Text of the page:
The apparent shutdown of a nuclear reactor in North Korea (search) is raising concerns among Bush administration officials that Pyongyang has completed the task of producing spent fuel rods laced with weapons-grade plutonium.
But a U.S. official familiar with the situation said there could be at least two other possibilities, neither of which is troubling: that the reactor has run into mechanical trouble or that North Korea is bluffing in order to raise anxieties.
In the past, North Korea has claimed to have taken major steps in its pursuit of a nuclear weapons arsenal and only some of those claims are credited by U.S. analysts as genuine. Even so, North Korea is believed to have already produced at least one atom bomb and the United States, China, Japan, South Korea and Russia are trying to negotiate elimination of the nuclear weapons program.
North Korea had agreed to return to the bargaining table last September after a three-month hiatus but since then has refused to resume the so-called six-nation talks.
The shutdown of the reactor in North Korea's main nuclear complex at Yongbyon (search) was detected by what U.S. analysts refer to as "overhead imagery," which could involve spy satellites, but not always.
The idea is to look for cessation of smoke or for significant changes in the readings of thermal or radar counts, said a U.S. official speaking on condition of anonymity.
"This is entirely feasible, but for us to know for sure, we'd have to be physically there ourselves and this is no longer the case," said Melissa Fleming, a spokeswoman for the International Atomic Energy Agency (search).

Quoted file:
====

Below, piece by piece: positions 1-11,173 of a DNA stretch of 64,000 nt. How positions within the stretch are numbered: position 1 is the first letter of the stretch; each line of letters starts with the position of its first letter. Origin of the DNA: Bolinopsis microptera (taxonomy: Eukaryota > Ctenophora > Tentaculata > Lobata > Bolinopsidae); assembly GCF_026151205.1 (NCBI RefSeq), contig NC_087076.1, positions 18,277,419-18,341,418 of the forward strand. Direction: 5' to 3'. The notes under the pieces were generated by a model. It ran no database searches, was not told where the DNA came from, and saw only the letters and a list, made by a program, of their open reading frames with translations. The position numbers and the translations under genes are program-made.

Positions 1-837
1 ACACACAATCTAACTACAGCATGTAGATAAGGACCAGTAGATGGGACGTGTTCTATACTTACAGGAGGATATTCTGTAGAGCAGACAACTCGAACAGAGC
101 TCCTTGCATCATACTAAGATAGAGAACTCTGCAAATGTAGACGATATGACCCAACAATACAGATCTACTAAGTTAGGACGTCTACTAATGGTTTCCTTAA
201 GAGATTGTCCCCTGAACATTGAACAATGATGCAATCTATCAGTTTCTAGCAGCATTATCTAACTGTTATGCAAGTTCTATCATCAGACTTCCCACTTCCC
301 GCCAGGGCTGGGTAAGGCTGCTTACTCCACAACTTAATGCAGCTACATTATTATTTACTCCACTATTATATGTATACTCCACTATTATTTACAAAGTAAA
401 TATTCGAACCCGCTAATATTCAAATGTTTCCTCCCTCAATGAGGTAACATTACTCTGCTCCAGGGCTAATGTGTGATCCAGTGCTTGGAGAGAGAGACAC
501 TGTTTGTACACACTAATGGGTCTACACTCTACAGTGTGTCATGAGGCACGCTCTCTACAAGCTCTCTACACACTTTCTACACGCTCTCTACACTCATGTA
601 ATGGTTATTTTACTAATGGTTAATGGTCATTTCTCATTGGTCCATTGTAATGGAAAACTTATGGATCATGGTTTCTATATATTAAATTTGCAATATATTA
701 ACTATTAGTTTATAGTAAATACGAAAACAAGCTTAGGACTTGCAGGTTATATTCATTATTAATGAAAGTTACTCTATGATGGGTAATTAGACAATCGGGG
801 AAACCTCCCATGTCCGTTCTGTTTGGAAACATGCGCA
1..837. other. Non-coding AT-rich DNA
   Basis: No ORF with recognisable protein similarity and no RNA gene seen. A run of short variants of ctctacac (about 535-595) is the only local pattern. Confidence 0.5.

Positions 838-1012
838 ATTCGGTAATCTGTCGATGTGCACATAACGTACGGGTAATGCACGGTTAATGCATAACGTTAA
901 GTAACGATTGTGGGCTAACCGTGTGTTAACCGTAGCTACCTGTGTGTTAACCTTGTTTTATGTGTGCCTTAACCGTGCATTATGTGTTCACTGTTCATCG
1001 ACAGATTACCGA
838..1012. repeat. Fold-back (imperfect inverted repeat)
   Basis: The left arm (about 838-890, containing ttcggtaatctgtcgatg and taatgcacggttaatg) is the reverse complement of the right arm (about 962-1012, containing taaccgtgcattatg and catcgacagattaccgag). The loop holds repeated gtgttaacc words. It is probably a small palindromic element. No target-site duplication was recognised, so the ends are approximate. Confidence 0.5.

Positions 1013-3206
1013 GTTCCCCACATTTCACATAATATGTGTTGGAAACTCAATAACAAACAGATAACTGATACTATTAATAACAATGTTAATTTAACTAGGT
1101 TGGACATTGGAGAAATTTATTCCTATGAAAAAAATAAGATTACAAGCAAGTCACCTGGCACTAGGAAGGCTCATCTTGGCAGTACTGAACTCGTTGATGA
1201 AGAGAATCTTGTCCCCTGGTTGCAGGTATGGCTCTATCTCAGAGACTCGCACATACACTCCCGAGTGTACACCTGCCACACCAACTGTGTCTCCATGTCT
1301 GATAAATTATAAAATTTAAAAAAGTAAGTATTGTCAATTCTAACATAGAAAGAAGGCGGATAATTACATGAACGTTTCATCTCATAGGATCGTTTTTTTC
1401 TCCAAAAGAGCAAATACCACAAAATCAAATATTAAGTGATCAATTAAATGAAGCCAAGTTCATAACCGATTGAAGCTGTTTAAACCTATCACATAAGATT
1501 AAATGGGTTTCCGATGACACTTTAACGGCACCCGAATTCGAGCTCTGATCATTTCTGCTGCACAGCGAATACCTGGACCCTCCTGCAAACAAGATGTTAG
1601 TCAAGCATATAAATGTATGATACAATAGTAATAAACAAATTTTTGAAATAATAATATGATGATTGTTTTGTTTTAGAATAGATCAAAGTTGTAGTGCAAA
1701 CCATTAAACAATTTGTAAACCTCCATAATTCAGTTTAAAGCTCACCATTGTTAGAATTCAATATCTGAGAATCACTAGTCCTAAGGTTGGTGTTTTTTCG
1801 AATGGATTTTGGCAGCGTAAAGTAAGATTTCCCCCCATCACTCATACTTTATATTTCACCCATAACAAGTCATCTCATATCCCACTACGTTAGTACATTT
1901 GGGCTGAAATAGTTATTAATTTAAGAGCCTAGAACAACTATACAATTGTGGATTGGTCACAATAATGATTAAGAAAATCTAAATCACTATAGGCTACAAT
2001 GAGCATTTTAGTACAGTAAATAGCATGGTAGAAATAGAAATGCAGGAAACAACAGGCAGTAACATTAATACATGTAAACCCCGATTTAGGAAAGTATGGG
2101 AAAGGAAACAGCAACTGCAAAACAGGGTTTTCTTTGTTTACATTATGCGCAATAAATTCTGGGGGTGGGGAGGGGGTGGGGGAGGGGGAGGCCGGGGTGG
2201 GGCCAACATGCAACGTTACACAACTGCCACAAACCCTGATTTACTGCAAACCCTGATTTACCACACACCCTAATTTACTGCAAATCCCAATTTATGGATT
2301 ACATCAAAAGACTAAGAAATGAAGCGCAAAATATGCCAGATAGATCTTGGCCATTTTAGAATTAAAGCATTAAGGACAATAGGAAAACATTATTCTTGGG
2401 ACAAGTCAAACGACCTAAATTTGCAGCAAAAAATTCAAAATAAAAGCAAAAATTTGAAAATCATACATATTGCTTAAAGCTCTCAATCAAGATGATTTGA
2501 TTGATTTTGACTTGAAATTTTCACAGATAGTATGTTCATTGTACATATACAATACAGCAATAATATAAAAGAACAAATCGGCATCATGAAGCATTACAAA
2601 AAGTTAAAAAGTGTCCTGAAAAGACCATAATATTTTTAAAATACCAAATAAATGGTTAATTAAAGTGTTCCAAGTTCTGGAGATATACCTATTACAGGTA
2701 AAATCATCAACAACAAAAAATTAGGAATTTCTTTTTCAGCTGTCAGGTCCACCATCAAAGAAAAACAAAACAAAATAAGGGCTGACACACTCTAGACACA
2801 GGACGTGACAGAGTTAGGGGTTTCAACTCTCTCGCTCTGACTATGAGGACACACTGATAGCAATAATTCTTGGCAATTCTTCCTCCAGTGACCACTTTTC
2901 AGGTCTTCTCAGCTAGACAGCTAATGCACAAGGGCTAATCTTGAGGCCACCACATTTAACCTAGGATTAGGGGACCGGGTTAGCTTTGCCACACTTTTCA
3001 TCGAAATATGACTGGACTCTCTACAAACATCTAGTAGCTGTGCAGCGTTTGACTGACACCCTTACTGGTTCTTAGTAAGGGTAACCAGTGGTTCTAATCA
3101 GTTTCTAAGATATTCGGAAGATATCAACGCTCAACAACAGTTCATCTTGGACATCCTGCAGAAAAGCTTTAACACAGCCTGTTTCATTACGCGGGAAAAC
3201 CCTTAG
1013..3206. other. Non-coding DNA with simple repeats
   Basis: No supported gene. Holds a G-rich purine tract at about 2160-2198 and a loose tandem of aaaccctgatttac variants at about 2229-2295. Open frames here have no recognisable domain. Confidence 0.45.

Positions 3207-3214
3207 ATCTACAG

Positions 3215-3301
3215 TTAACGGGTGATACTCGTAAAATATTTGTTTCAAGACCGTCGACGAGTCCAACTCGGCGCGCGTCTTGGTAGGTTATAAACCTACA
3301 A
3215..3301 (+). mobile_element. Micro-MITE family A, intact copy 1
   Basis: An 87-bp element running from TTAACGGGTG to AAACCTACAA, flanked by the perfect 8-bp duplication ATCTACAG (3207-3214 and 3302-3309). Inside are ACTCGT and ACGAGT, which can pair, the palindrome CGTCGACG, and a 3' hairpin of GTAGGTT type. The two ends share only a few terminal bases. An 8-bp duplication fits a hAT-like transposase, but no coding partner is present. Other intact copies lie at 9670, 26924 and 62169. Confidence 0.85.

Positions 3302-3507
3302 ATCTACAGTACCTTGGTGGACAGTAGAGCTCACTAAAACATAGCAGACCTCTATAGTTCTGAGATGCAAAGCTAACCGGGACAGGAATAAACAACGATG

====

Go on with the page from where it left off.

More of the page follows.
She confirmed that the reactor would have to be shut down for the fuel rods to be extracted.
In Seoul, meanwhile, Kim Sook, director-general of North American affairs at South Korea's Foreign Ministry, told KBS Radio that a shutdown of a nuclear reactor at the Yongbyon nuclear complex had been confirmed.
Yongbyon houses a 5-megawatt reactor that generates spent fuel rods laced with plutonium, but they must be removed and reprocessed to extract the plutonium for use in an atomic weapon. They can be removed only if the reactor has been shut down.
North Korea restarted the reactor after expelling U.N. monitors at the end of 2002.
"We have to wait and see the intentions and the measures North Korea takes in the future," Kim said.
North Korea's persistent refusal to resume negotiations has provoked behind-the-scenes quibbling among the United States and its partners over bargaining tactics.
But there is a consensus on offering North Korea economic incentives and international acceptance if it would agree to stop developing nuclear weapons.
A U.S. scholar who recently visited North Korea said earlier this month that officials there told him they were preparing to unload fuel rods from the Yongbyon reactor during the next two months, adding to the urgency of resuming nuclear talks.
"They will have more plutonium unless there is a freeze," Selig Harrison, a Washington-based researcher, told reporters in Beijing after his trip.